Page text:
The risk associated with childhood as well as adolescent obesity is parental obesity. If both the parents are obese, the risk involved will get elevated. The inheritance of obesity does not seem to be falling under Mendelian inheritance. Obesity is considered to be the result of the combination of deletions, SNPs and gene mutations. The gene for obesity contributes a little to its phenotype while genetic variations together determine the body mass and maintain the balance between nutrition and physical activity.
In this type of obesity condition, the phenotype is said to be directly and strongly related to the genotype. If the variation in the gene is responsible for the high risk of the disease in the lifetime, then it is considered as major gene.
It is observed that the main reason behind monogenic obesity is associated with a leptin-melanocortin pathway. Food intake and energy steadiness are maintained by this pathway and a disturbance in this pathway will result in severe obesity. The collection of afferent signals from the gut, fat and pancreatic beta cells are concentrated in the brain. These signal inputs are responsible for controlling energy expenditure, food intake, neuroendocrine status and energy partitioning.
Leptin is the hormone that is derived from adipocyte similar in quantity to the body fat. In Leptin melanocortin pathway, leptin crosses the blood brain barrier and triggers the neurons present in the hypothalamus to generate peptides. These peptides are known to decrease feeding and enhance the energy expenditure. Leptin is also found to be involved in blocking the neurons of hypothalamus producing peptides, which enhance feeding and reduce energy expenditure. The receptor gene mutations might be one of the reasons for severe obesity.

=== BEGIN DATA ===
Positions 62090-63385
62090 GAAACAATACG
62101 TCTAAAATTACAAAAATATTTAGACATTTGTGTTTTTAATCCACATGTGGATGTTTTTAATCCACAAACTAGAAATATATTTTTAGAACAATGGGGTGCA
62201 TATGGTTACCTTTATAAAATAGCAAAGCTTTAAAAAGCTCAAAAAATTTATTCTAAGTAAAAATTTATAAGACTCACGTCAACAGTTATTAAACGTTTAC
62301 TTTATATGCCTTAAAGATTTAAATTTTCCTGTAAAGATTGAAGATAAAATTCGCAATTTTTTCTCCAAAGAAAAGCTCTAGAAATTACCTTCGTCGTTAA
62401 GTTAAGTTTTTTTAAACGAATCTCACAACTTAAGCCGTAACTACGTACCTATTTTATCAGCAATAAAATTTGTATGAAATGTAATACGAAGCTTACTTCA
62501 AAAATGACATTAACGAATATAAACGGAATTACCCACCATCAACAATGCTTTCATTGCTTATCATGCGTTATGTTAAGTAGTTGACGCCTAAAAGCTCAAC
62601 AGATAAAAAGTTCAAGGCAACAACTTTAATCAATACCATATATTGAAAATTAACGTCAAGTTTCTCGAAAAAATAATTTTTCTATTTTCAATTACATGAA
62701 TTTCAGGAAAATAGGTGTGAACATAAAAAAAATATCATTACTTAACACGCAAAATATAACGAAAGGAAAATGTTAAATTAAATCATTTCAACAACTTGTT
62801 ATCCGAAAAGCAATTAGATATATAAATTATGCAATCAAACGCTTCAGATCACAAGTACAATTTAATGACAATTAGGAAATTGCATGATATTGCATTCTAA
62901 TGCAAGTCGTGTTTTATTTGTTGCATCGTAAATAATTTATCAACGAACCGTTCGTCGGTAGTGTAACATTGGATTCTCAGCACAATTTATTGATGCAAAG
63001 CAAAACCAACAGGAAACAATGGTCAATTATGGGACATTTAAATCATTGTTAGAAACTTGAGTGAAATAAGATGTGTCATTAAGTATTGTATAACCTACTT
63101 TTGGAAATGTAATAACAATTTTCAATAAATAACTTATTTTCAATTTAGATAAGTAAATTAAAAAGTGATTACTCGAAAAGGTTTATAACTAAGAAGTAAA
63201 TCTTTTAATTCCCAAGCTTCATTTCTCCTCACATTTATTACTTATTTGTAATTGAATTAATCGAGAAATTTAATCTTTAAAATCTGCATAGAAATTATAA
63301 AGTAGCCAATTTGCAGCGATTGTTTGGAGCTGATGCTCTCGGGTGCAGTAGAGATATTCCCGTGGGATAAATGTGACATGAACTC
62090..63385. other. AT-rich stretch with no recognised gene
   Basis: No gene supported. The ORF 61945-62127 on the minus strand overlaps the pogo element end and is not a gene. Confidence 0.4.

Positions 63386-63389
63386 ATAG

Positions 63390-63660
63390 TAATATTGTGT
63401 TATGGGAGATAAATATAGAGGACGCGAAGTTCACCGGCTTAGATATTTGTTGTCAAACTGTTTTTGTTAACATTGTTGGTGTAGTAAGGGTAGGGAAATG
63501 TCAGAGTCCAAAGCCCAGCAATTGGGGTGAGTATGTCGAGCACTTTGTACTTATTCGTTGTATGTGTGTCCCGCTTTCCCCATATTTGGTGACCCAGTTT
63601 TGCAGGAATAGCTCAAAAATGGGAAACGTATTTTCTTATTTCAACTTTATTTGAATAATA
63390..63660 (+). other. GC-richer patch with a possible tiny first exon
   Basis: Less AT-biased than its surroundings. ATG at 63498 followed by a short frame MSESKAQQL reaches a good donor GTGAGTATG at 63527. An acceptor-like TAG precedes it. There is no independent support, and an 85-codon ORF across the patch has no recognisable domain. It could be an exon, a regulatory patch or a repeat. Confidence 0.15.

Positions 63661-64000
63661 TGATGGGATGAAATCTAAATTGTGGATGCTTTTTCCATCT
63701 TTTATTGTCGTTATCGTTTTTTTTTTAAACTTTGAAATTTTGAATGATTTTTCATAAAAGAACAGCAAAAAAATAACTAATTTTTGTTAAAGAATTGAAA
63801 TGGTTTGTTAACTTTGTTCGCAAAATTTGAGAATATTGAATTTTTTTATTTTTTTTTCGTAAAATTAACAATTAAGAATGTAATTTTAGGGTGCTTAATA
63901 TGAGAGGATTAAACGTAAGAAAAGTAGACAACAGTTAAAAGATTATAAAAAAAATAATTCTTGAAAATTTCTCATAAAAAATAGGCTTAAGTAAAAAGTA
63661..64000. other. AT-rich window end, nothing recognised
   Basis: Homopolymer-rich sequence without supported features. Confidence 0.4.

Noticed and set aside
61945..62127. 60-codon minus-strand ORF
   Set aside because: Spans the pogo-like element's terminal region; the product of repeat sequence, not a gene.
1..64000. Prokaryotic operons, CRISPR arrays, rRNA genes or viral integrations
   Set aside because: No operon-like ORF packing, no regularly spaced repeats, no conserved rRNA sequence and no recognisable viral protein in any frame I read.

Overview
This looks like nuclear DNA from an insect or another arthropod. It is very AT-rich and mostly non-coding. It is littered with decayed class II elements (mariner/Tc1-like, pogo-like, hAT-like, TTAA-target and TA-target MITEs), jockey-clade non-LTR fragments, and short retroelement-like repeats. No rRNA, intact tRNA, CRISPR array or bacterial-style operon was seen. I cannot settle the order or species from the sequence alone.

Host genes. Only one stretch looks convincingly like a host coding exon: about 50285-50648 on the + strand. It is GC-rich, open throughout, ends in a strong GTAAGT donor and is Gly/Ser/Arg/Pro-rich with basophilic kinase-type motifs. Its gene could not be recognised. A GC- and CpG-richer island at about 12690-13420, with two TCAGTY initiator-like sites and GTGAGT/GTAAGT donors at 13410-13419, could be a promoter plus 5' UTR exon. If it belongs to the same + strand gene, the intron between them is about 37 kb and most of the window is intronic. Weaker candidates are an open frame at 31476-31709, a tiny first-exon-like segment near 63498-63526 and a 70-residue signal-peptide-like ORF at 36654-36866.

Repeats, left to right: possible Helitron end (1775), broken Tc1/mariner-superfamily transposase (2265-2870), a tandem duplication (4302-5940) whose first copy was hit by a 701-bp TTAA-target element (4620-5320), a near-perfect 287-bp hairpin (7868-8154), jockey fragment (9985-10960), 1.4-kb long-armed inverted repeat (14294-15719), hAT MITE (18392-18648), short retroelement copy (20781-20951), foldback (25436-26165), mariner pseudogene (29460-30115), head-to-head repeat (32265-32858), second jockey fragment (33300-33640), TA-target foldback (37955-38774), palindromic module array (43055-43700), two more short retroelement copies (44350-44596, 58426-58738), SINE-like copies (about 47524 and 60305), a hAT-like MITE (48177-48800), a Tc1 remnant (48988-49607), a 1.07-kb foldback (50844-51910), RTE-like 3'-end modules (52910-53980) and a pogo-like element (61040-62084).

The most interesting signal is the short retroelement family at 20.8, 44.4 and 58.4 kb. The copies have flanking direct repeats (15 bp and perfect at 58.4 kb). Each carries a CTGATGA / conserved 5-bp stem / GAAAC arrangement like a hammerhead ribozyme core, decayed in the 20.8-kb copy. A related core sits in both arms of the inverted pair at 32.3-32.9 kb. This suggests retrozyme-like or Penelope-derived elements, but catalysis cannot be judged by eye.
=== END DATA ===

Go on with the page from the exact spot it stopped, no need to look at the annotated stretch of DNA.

Congenital leptin deficiency
The deficiency in leptin is found to be related to hyperphagia and enhanced energy uptake. In a specific study on a nine-year old boy having a congenital leptin deficiency, a recombinant human leptin was given as an injection for about a year, which led to the obesity reversal and loss of fat mass.
Mutation in the leptin receptor
Another phenotype similar to the phenotype having a leptin deficiency and with enhanced plasma leptin levels was identified. The emergence of these two phenotypes was due to the homozygous mutation in the receptor of leptin. The reason for severe morbid obesity was due to the mutations in leptin receptor.
Melanocortin-4 receptor deficiency
The mutation in the melanocortin-4 receptor protein (MC4R) which is a component of leptin-melanocortin pathway was detected to be related to obesity. The common monogenic obesity disorder was represented by MC4R deficiency. The MC4R deficiency is correlated with high incidence of severe and earlier onset of the condition in obese individuals. Apart from the increase in mass of fat, the individuals deficient in MC4R was found to have higher lean mass and elevation in mineral density of bone. The obesity was accounted due to homozygous and heterozygous mutations in MC4R.
This condition includes certain disorders that follow Mendelian inheritance.